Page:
Participants also had difficulty detecting TCA in the de-aromatized Shiraz matrix. Only 14 judges (41%) of the 34 judges were able to detect a difference between controls and samples spiked with threshold levels of TCA at the 4 ng/L level. This finding substantiates others [9] that higher levels are needed in a red wine matrix as it is more complex. TCA is known to be a particularly “sticky” compound [40] with a potent inhibitory effect on olfactory cell responses, showing slow kinetics with an integration time of approximately 1 s. Even at infra-threshold levels, TCA has a marked masking effect on other odors [25], and these effects are sustained. It is also well established that judges vary substantially in their abilities to detect TCA: from 1 to 250 ng/L amongst experienced panelists, and from 2.5 ng/L to 25,000 ng/L in inexperienced judges [46]. As in the case of IBMP, it is possible that judges experienced sensory fatigue by this stage of the testing, and masking effects of other compounds may have decreased sensitivity of panelists to TCA. However, the ODTs of IBMP and TCA may be at higher concentrations in de-aromatized Shiraz, and an additional study, with increased concentrations of both compounds, would be useful to confirm this. The judge responses in detection of volatile phenols, and the latter two compounds show that although a single level provides some information regarding the ODT in a specific matrix, to truly establish the ODT for a compound, it is necessary to carry out a full sensory study as recommended by ASTM 679-04 [8].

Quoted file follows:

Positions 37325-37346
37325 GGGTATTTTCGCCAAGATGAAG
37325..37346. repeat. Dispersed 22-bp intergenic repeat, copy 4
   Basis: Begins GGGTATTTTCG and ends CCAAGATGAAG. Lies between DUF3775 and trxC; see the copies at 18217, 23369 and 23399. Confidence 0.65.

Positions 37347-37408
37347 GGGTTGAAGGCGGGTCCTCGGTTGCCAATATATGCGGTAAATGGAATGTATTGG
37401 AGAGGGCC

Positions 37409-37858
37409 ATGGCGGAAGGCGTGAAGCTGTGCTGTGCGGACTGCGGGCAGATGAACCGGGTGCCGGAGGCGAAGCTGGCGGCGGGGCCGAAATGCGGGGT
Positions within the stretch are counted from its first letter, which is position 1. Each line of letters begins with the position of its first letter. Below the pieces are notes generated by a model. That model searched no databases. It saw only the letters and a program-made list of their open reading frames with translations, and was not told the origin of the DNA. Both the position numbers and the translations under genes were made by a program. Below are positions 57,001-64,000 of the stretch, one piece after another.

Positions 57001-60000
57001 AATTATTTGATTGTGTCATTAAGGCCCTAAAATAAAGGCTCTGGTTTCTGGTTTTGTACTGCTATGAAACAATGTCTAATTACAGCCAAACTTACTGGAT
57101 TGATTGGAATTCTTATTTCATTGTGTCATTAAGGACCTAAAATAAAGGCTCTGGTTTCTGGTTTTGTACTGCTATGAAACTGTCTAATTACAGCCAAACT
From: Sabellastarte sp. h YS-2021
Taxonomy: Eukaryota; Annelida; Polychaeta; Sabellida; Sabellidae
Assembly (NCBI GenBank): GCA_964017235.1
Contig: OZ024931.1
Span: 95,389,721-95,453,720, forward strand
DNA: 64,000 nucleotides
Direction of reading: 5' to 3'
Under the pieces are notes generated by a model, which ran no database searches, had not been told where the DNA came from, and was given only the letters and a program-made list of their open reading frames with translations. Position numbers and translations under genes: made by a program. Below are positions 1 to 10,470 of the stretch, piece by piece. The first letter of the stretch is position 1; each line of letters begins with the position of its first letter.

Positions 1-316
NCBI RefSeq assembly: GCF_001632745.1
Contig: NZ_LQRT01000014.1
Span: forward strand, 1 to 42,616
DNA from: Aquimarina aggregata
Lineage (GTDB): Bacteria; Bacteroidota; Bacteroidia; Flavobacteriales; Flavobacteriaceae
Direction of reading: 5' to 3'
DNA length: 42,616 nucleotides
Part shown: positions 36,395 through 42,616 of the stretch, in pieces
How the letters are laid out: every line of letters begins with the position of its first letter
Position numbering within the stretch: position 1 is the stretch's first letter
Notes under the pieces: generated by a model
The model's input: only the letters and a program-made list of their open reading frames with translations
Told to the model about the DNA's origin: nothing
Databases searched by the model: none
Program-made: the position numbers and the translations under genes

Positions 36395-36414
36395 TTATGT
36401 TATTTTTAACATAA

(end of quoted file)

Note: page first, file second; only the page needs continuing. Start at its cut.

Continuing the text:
3.2. Differences in Frequency of Correct Detection between Compounds by Panelists

Table 2 shows the results for Pearson’s (linear relationship) and Spearman correlation (monotonic: Whether linear or not) coefficients between compounds in solution, with −1.0 indicating a perfect negative correlation, and 1.0 indicating a perfect positive correlation. Values for relationships varied between −0.13 and 0.27, indicating there are only very weak positive and negative correlations between some of the variables. This is substantiated by the p values, none of which are below 0.11, an indication that relationships that do exist are not significant. The results of the two analyses therefore gave the same outcomes.
In a second attempt to identify any relationships between compounds, the number of correct selections within the three repeats were added, giving a score between 0–3, and this was analyzed in the standard way using mixed model ANOVA (Table 3). A generalized estimating equations (GEE) analysis on the raw 0/1 outcomes was carried out. The GEE method is often used to analyze longitudinal and other correlated response data, especially if responses are binary [47], as in this comparison.
In this case, most pairs of compounds showed no significant differences in detection by panelists, but there were two exceptions. Judges who detected o-cresol seemed to have been able to detect IBMP and TCA more readily and there was also a weak tendency for judges who detected 4EP to be able to detect TCA more readily. This would need to be tested with a more directed study looking at different levels of compounds before any assumptions about these relationships could be made.